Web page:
All of this can be a lot to navigate for a large corporation, but it can be downright overwhelming for a small business. If you own a company with fewer than 15 employees, there’s a high probability that everyone is wearing multiple hats and is stretched pretty thin. A cumbersome and demanding customer service model won’t do anyone any favors, and yet it can seem impossible to deal with problems unless you invest your money and time into some complex technology solution. There can certainly be value in doing that, but there are also important things to consider as you structure your service processes that will do a lot more for you than the bells and whistles of the latest piece of tech.

The old expression “the customer is always right” is so ingrained in the psyche of American business that it can be tempting to introduce an unrealistic sense of obligation to move heaven and earth when someone complains about your product or service. But this has to always be done in a balanced and discerning way. What would you do in a scenario where you knew that the customer wasn’t really right? Suppose you sold a delicate and breakable product to a customer and one of your employees watched while he walked across the parking lot to his car, opened the trunk, and forcefully threw it in. Then, several hours later, he returned to your store and angrily demanded a refund for “defective merchandise”? Would you feel like embracing the courtesy desk mentality then?

This can also come into play in business settings where the person would fall more into the realm of being a client who is seeking services from you. By doing so, the client is communicating that there’s something they can’t do because they lack the necessary skills or experience and they’re instead relying on you to take care of it. The client relationship is a lot more nuanced than the customer one, because you’re not simply providing a generic piece of merchandise to someone in exchange for money. You have to cultivate a client relationship, and part of that processes involves helping the client to understand that they need to be willing to trust your judgment as a subject matter expert when it comes to deciding the best way to do things.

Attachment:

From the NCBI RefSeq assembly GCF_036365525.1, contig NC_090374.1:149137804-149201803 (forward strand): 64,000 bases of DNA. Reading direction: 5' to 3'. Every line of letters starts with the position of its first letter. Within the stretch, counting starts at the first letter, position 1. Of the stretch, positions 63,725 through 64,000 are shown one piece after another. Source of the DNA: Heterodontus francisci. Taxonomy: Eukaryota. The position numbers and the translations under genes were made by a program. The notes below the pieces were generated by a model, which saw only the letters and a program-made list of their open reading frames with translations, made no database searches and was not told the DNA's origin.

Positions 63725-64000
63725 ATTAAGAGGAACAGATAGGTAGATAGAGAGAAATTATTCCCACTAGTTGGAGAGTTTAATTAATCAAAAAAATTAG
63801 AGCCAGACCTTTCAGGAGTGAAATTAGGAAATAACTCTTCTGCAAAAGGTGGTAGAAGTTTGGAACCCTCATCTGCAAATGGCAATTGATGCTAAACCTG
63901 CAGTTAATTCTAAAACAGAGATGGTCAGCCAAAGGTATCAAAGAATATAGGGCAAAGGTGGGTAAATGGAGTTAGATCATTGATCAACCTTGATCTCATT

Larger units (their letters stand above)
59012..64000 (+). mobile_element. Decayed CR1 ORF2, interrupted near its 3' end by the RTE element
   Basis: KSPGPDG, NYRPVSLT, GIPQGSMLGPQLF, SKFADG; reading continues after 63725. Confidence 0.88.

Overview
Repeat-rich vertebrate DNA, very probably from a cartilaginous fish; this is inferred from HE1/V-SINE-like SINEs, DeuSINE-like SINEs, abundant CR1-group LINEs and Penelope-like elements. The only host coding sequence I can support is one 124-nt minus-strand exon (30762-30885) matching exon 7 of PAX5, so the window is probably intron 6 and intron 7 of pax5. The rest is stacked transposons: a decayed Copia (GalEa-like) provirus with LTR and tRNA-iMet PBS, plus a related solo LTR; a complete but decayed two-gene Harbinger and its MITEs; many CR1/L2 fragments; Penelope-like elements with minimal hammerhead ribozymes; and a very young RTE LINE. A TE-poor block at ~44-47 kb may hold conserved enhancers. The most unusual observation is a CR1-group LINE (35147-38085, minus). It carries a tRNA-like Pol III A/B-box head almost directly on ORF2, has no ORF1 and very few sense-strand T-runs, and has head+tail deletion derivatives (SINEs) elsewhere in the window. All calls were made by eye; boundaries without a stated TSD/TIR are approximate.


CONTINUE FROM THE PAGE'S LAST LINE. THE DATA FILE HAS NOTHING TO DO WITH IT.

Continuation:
Working with a client should always be a collaborative experience, but you have to know where to draw the limits. Depending on the nature of your business, you may have a little bit of flexibility with how you do things, but you ultimately can’t compromise the standards of conducting business in the way that you know is correct. If a client become arbitrary and demands that you do things their way, that might be fine it it’s just an issue of aesthetics or taste. But if you’re being asked to do something that flies directly in the face of what you’ve determined to be an ethic or standard for how you do things, you simply can’t compromise. If you do, you run the very real risk of destroying your credibility by doing something substandard or just plain wrong.

Although it might be uncomfortable to do so, the better approach would be to let the client know that there’s not an alignment of goals and values between the two of you. It would be better to lose the business of the client than to do something in direct violation of the core values of your business. It may not look like it on the surface, but taking that stance actually is providing service to the client. It’s more beneficial to you to direct that person elsewhere than to become something you’re not just to make a quick buck. One of the best things we can do to establish customer/client service in our business is to ensure that we consistently provide what we do in a way that upholds the essence of who we are and doesn’t lose focus on the purpose that drives our efforts.

When it comes down to it, the most constructive element for cultivating positive customer service is setting proper expectations. Most people engage in business transactions in good faith, but there’s invariably someone acting squirrelly who just wants to see what they can get at your expense. Establishing clear and relevant parameters regarding how you provide your goods or services helps to answer questions upfront and show that you place real value on providing those you serve with a good experience. All the tech in the world can never replace having some kind of constructive dialogue with those who seek out your business so that they really understand who you are and what you can provide for them. It’s all about balance – give all you can without literally “giving away the store”.

Customer service can be one of the most daunting aspects to operating a business, but soberly examining what you realistically could and should provide will give you peace of mind and make dealing with you a lot more enjoyable for those you serve.